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Shadow of history
August 26, 2010   
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Poland’s approach to thorny historical issues “should not be targeted against anybody or serve as a stick to beat political opponents,” President Bronisław Komorowski said recently, but few other Polish politicians seem to share his view.

Judging by some recent developments, those wrestling for supremacy in Polish politics tend to do just what the president warned against, using history as a weapon against their political opponents. Anything is a fair game, no matter if it happened 90 years or just a couple of months ago.

“Smolensk” has become the chief buzzword in the strategy of Law and Justice (PiS), the largest opposition party in Poland today. The tragic crash of the presidential airplane April 10, which killed 96 people, including many leading politicians, seems to have become a universal argument used by PiS to criticize the Civic Platform (PO), the senior partner in the coalition government. Beyond any doubt, the main driver behind this policy is PiS leader Jarosław Kaczyński, the twin brother of the late President Lech Kaczyński, who died in the crash.

PiS has set up a special group in the parliament to scrutinize the circumstances of the crash. The group is working hard to expose the PO’s supposed negligence in the organization of the ill-fated flight. Not a day passes without Antoni Macierewicz, the head of the task force, releasing new “revelations” to the media. Between the lines, Macierewicz is claiming that Russia may have deliberately caused the accident. So far, however, the public at large has not learned anything new other than that the presidential visit, which was not an official one, was poorly prepared. Amid the dearth of hard facts, suspicions and conspiracy theories are rife.

Meanwhile, the square in front of the Presidential Palace in the heart of Warsaw continues to be the scene of surreal goings-on around a memorial cross that scouts mounted shortly after the April 10 crash. With evident support from PiS, a small group of “defenders of the real Poland,” as they like to call themselves, are campaigning to have the cross remain in place until a huge monument is erected on the square to commemorate the tragic plane crash. On the other side of the barricades is a growing group of Warsaw residents, mostly young people, who come to mock and ridicule the “defenders of the cross” by holding picnics right next to the cross, acting like they were taking part in street festivities. The atmosphere is getting uglier with each passing day, with acts of vandalism and people threatening each other with unarmed grenades. Some commentators believe that an outburst of violence is just a matter of time.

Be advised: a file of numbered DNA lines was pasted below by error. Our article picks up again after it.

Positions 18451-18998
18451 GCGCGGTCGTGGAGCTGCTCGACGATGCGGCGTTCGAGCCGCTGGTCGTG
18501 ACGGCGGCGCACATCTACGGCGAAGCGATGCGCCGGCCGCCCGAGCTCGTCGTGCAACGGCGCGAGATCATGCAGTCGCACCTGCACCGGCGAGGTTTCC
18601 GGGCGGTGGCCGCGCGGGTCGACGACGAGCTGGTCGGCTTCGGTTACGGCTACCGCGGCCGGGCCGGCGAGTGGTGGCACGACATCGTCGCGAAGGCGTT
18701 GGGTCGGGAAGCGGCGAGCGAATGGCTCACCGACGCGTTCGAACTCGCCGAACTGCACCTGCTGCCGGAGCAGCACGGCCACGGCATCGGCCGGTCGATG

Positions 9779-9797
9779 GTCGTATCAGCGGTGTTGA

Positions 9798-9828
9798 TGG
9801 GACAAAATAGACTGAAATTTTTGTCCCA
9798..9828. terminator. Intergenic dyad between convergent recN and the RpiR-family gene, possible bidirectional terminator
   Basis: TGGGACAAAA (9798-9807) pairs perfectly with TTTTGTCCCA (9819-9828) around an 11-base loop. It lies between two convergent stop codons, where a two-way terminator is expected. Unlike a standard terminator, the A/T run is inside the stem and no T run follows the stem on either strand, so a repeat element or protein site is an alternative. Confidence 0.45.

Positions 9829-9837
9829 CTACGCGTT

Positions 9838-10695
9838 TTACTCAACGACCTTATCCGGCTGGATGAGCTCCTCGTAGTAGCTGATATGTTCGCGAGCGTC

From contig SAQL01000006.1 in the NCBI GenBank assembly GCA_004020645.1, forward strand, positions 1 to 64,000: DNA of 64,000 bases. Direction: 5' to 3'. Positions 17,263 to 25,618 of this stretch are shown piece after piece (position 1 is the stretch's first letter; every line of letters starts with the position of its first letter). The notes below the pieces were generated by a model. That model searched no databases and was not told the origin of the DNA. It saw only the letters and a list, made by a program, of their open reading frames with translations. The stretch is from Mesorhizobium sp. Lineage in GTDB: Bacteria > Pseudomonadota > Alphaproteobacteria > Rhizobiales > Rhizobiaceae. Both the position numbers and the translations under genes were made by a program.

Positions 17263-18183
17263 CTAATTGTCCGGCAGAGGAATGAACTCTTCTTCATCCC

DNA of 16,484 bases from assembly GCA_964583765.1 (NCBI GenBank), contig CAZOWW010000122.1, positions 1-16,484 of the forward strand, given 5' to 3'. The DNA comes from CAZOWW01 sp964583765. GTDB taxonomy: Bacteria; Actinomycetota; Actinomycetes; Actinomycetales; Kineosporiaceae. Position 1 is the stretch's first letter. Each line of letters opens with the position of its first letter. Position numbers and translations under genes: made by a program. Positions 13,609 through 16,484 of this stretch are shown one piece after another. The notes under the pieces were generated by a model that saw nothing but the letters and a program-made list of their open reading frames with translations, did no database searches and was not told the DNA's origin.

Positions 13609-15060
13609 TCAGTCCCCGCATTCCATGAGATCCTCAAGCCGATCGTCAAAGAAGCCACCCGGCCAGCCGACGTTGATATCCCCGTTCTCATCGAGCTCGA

To make matters worse, the Church seems to be divided over the issue as well. Some Church officials say the cross should be moved to the nearby St. Anne’s Church, as per an earlier agreement between scouts, the Warsaw authorities, the President’s Office and priests from St. Anne’s Church. Others are openly calling for “respect for the feelings of the people” and demand that the cross should be left where it is.

Another row over history unfolded in the village of Ossów northeast of Warsaw, the site of a key battle in the war against Soviet invaders in 1920. Just as a controversial monument to Red Army soldiers who were killed in the battle was about to be unveiled, the ceremony was disrupted by a local protest committee. Sparks are flying between the authorities in Warsaw and Moscow again and Poland has once again split into two conflicted parts as history overshadows the present.
Witold Żygulski
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